• transformed follicular and mucosa-associated lymphoid lymphomas
  • mantle cell lymphomawho can be aggressive or indolent
  • lymphoblastic lymphoma
  • Primary mediastinal (thymic) large B-cell lymphoma
  • Burkitt’s lymphoma
  • Primary linfome of the central nervous system
  • high-grade B-cell lymphoma with double or triple hits
  • Primary cutaneous DLBCL, leg type
  • diffuse large B-cell lymphoma
  • Primary central nervous system DLBCL
  • AIDS-associated lymphoma

Indolent types of B-cell lymphoma include:

T-cell lymphomas are another type of NHL that accounts for approximately 10–15% of all cases. Like B-cell NHL, they include both aggressive and indolent types.

Aggressive types can to understand:

  • angioimmunoblastic T-cell lymphoma
  • lymphoblastic lymphoma
  • Primary cutaneous anaplastic large cell lymphoma
  • systemic anaplastic large cell lymphoma
  • hepatosplenic gamma/delta T-cell lymphoma
  • Subcutaneous panniculitis-like T-cell lymphoma
  • enteropathy-like intestinal T-cell lymphoma
  • peripheral T-cell lymphoma, not otherwise specified

Indolent types can include:

Leukemia and lymphoma are two types of cancer that affect the blood. The main difference between the two is their starting point.

Lymphoma usually begins in the lymph nodes and lymphatic system. Leukemia usually starts and grows in the bone marrow.

There are several types of leukemia, including The most common in adults known as chronic lymphocytic leukemia. Like NHL, this type of leukemia starts in lymphocytes while they are still in the bone marrow.

This type of leukemia grows slowly and can take years to spread to other parts of the body.

Learn more about lymphoma and leukemia here.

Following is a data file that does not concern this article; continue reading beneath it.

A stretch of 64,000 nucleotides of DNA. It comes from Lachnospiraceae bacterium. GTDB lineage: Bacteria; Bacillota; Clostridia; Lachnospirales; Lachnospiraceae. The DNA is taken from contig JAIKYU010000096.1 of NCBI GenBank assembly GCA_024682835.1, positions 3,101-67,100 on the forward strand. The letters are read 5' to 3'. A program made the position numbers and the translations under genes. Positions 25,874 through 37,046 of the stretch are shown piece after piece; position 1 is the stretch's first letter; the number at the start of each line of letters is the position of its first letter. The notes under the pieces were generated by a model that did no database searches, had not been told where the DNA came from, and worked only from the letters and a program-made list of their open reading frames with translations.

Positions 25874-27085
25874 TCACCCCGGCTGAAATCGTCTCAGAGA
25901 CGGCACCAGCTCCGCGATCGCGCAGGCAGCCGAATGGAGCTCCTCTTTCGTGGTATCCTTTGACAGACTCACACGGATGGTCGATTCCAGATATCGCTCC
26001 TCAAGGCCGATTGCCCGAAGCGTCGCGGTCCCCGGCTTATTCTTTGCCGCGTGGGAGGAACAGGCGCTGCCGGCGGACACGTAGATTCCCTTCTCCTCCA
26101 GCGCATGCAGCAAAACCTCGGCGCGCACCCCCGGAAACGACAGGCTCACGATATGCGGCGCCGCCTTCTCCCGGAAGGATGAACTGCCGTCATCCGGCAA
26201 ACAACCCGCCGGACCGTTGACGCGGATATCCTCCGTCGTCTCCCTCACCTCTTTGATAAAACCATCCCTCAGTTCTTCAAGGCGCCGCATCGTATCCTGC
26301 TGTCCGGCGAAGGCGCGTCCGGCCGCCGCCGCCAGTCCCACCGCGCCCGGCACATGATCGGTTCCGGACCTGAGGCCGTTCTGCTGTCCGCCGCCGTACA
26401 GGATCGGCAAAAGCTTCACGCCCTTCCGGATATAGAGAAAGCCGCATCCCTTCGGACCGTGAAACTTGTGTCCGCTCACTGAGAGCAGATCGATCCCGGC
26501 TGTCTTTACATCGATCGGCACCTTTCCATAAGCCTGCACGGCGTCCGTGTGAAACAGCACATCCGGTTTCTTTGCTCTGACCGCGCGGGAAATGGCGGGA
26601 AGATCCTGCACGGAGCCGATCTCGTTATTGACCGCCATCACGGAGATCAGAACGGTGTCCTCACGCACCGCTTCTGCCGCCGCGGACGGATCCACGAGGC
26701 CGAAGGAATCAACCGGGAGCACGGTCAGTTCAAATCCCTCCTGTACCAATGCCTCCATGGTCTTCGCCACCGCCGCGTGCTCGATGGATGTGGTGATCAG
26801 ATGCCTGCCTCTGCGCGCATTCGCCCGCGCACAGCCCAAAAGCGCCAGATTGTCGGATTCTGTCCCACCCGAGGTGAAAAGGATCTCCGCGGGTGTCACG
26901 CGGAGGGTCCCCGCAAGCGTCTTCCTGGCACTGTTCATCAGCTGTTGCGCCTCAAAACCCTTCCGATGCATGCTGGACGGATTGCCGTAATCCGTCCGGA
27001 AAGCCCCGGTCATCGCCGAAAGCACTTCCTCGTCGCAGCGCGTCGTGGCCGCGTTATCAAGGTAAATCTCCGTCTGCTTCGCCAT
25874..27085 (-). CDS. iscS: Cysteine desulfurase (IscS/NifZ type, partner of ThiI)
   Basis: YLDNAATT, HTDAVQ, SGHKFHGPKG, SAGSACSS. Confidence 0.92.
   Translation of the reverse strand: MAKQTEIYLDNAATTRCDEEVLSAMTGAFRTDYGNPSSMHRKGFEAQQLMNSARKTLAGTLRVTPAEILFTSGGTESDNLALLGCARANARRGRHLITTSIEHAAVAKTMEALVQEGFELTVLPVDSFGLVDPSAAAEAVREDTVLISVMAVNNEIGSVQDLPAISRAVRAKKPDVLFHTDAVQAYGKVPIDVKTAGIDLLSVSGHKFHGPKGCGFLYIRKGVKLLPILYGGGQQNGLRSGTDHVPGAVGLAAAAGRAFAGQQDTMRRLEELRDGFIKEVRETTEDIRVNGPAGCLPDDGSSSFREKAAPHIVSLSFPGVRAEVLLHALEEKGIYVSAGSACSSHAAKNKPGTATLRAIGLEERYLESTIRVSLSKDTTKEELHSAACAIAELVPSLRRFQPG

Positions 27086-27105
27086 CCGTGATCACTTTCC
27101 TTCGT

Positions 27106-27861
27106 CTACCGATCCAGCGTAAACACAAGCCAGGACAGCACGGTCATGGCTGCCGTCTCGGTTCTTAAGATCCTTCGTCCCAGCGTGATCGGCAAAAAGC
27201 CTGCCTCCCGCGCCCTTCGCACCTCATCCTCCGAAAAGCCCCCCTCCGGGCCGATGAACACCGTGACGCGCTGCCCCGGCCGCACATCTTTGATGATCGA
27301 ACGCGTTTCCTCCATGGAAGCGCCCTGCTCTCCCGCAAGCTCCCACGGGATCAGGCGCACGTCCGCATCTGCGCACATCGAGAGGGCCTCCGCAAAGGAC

A person may notice certain signs and symptoms associated with NHL. They may include:

If a doctor suspects NHL based on symptoms and a physical exam, they will likely order a biopsy of an affected lymph node. A pathologist should be able to identify both the presence of NHL and the subtype based on the biopsy.

A doctor may order additional tests to determine the stage of the cancer. Tests may include:

  • PET-scan
  • computed tomography
  • blood test
  • bone marrow biopsy
  • heart and lung function test

Doctors use a staging system which ranges from stages 1 to 4. Stage 1 is the least advanced and stage 4 is the most advanced.

The outlook for the NHL can vary greatly from person to person. Factors that affect it include:

  • NHL subtype aggression
  • subtype itself
  • person’s age
  • overall health
  • cancer stage
  • tumor size
  • where it spread

The average 5-year survival rate for all types and stages of NHL is 73.8%. A more positive outlook has links to factors such as:

  • stage 1 or 2 NHL
  • cancer localized only to the lymph nodes
  • under 60
  • normal levels of lactate dehydrogenase (LDH) in the blood
  • ability to function normally

Learn more about survival rates for the NHL here.

There are many subtypes of NHL, each with different treatment options and outlooks.

Aggressive NHLs are fast growing and indolent NHLs are slow growing.

Doctors classify NHLs as B cells or T cells depending on the type of lymphocyte in which they first appear.

Many factors can affect a person’s outlook, including how aggressive the NHL is, their age, and their overall health. A person can ask a doctor about the outlook for their particular NHL.